Last week we presented a brief history on the use of Echinacea as a natural health builder.
If you missed the article you can see it here.
This week we’ll provide a summary of five studies that show Echinacea’s potent immune supporting properties.
Flu fighter – Study 1
A study on 473 influenza patients found that drinking Echinacea tea shortened the duration of symptoms by one to four days.
The study was a randomized, double-blind, controlled clinical trial conducted on hospital patients in the Czech Republic. Details of the study were published in October, 2015.
Effective for infection prevention – Study 2
Two pilot studies, designed to build on earlier research, determined that a standardized extract from Echinacea angustifolia was effective for the prevention of respiratory tract infections.
The studies were conducted by Velleja Research in Milan, Italy and the results were published in Alternative Medical Review in 2012.
Inflammation reduction – Study 3
A study performed in China concluded that the essential oils from extracts of Echinacea purpurea had anti-inflammatory effects. The study supported earlier conclusions that biologically active compounds in Echinacea work with the body to lower inflammation response.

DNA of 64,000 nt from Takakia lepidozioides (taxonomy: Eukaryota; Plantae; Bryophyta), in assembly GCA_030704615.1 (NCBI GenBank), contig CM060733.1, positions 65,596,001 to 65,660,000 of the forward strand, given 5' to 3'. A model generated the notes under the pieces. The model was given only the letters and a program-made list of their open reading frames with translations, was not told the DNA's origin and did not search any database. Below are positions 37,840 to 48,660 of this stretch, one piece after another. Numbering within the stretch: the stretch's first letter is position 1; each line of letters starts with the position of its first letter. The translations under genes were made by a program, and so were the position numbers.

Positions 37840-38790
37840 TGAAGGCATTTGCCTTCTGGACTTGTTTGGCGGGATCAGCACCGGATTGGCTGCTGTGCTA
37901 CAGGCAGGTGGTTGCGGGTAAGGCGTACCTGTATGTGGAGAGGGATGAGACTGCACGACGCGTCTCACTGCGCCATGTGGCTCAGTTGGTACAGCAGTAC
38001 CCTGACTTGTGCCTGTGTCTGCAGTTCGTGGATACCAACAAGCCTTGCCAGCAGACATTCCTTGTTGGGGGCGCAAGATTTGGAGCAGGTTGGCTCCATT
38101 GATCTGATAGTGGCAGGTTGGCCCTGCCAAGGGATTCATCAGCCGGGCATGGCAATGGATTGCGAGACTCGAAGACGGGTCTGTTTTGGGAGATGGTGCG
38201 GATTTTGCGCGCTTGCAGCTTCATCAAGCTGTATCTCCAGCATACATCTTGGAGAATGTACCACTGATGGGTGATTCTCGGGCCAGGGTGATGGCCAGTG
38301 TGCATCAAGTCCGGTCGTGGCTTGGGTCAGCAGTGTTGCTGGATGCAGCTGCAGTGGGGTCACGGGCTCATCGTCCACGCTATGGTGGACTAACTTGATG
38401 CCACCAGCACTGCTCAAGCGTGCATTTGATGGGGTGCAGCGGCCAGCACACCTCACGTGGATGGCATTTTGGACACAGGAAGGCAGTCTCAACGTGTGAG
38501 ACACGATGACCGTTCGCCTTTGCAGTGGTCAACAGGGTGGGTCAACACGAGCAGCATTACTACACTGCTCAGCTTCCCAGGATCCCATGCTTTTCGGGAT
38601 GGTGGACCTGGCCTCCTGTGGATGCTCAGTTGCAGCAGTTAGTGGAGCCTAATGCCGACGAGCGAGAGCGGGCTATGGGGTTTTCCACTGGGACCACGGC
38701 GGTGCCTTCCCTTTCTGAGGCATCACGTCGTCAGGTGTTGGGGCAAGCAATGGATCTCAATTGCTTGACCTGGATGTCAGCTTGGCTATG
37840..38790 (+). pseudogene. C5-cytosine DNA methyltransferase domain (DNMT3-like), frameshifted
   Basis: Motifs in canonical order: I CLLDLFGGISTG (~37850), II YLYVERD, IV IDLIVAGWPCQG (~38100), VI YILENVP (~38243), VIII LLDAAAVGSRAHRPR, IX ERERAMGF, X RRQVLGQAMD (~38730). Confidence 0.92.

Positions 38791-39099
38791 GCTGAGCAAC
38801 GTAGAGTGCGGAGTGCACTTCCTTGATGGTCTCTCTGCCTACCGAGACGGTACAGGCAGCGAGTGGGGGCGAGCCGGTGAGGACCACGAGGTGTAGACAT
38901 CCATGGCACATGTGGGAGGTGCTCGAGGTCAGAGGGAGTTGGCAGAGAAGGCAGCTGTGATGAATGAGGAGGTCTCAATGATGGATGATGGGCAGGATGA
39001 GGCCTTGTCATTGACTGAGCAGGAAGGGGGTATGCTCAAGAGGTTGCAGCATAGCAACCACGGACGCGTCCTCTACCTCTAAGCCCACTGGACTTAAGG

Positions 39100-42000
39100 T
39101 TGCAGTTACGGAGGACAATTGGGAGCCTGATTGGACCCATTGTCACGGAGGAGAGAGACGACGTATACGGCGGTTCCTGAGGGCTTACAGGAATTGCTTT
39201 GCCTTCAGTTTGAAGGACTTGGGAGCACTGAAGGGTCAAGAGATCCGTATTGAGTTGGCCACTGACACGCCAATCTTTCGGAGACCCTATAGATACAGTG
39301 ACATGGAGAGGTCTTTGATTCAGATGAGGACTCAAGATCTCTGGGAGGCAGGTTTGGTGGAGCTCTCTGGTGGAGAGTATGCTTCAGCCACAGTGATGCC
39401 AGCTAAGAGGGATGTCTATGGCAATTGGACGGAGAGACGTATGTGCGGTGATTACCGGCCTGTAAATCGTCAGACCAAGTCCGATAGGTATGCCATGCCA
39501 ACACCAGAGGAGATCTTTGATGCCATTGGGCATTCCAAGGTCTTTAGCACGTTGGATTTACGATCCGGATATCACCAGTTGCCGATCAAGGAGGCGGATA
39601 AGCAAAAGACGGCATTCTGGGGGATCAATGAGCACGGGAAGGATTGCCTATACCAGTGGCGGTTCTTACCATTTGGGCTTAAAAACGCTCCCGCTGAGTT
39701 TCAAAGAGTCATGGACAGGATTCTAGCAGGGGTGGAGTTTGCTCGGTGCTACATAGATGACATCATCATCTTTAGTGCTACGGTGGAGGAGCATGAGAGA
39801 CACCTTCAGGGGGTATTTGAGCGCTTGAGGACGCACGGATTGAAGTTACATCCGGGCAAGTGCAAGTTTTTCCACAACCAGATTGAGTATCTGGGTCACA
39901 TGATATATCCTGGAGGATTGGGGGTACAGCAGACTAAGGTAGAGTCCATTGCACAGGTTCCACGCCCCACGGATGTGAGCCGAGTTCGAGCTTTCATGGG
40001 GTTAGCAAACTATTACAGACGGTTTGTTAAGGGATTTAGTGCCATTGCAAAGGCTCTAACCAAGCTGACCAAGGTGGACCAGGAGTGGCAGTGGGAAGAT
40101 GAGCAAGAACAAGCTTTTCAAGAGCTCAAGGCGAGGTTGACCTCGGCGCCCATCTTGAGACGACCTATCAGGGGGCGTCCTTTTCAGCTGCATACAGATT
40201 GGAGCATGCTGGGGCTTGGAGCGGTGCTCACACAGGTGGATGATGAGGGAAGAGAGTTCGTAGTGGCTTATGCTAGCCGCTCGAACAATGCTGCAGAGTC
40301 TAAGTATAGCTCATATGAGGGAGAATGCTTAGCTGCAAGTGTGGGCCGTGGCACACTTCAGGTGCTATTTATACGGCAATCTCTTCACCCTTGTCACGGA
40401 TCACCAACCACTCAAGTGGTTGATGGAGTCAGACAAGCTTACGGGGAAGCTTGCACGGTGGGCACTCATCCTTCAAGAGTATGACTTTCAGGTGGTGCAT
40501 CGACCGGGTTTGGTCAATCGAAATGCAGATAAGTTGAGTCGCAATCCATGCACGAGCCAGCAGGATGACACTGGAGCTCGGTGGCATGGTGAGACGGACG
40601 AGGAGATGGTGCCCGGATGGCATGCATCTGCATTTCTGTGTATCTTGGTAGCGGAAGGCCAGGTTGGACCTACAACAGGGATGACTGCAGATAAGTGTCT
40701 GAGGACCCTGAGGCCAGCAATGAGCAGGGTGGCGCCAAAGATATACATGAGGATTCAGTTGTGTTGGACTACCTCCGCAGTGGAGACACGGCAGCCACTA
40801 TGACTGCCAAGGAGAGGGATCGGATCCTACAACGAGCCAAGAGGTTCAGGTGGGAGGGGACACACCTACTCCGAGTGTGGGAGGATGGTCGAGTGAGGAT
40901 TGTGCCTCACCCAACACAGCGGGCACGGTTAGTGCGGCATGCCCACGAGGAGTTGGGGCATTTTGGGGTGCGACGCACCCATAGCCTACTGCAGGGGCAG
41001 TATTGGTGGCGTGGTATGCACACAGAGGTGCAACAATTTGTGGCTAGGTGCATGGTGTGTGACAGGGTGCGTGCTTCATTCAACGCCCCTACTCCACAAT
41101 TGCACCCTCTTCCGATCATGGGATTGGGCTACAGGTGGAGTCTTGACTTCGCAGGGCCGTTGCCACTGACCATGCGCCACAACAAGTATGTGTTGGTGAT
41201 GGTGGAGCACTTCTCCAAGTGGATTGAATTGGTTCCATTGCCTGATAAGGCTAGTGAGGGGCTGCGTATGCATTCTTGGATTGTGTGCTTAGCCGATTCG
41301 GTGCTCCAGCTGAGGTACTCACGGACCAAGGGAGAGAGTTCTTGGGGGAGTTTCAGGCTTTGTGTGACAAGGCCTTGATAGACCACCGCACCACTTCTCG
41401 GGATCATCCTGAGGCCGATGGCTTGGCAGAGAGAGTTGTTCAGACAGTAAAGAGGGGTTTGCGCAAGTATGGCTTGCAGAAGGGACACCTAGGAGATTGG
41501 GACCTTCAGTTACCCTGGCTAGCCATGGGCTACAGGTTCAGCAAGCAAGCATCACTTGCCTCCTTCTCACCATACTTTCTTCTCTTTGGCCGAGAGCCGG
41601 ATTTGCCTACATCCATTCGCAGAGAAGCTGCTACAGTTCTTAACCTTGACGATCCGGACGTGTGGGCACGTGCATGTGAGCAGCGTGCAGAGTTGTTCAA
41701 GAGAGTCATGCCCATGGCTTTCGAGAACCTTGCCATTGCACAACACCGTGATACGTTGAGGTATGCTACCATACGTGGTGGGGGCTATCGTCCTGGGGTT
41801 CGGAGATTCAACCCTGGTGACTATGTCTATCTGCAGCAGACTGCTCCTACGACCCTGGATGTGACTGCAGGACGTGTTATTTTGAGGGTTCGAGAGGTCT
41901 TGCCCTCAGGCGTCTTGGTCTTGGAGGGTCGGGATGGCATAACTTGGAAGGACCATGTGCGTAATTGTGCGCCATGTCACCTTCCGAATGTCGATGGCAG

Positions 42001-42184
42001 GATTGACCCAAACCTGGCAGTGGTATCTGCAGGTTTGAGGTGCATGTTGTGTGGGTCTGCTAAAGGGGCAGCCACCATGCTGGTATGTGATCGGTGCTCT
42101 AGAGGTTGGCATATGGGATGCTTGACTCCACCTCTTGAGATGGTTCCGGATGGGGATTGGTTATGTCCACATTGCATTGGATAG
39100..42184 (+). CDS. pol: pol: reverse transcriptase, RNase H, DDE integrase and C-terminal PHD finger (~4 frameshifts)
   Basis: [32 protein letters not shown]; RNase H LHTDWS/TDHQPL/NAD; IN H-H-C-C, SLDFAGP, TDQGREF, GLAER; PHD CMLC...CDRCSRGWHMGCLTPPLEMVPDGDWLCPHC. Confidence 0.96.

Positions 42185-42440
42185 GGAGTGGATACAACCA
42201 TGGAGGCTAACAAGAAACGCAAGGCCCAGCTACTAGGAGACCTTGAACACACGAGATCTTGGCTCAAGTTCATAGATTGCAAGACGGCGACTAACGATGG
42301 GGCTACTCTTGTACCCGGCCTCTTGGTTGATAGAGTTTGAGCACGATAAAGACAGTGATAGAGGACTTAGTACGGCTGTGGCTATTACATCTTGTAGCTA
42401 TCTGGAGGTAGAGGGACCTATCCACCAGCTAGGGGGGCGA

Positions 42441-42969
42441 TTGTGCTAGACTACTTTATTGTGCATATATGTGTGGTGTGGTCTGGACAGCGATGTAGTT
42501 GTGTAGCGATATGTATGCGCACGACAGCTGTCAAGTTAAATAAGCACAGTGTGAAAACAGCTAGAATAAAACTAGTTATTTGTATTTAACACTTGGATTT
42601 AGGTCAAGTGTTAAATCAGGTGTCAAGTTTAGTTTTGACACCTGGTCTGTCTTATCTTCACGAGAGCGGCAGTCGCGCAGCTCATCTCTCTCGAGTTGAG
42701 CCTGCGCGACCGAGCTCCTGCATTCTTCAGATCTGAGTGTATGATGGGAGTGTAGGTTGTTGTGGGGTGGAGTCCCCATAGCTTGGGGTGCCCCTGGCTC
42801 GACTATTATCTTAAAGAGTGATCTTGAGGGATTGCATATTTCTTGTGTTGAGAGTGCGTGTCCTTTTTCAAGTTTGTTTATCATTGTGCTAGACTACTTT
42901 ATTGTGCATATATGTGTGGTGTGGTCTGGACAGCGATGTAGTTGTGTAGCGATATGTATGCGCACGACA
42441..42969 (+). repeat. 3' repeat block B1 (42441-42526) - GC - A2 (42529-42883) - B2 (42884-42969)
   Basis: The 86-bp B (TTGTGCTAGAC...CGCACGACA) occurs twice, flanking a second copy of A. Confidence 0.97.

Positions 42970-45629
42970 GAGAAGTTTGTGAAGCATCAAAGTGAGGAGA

The study was published by Anhui Agricultural University in Anhui, China in March 2013.
Immune building via lower blood pressure – Study 4
High blood pressure weakens immune system and makes people more susceptible to disease. This has been proven dramatically by noting the higher death rate of hospital respiratory patients who also have high blood pressure.
Echinacea was one of several herbs that was found effective in lowering blood pressure in a Personalized Medicine Research Project cohort.
The cohort was published in 2013 and involved thousands of participants in the midwestern U.S.
Virus fighter – Study 5
Several test-tube studies found that all three of the “medicinal varieties” of Echinacea—including E. pallida, E. angustifolia, and E. purpurea—are effective at fighting viral infections. The viral infections studied included herpes, coronaviruses, rhinoviruses and influenza.
The study’s author concluded, “Multiple components, either discrete compounds or mixtures, appeared to be responsible for the various antiviral activities.”
The study was pulished in Pharmaceuticals in June, 2011.
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Echinacea purpurea is part of the potent immune-building blends found in the following Optimal Health Systems products: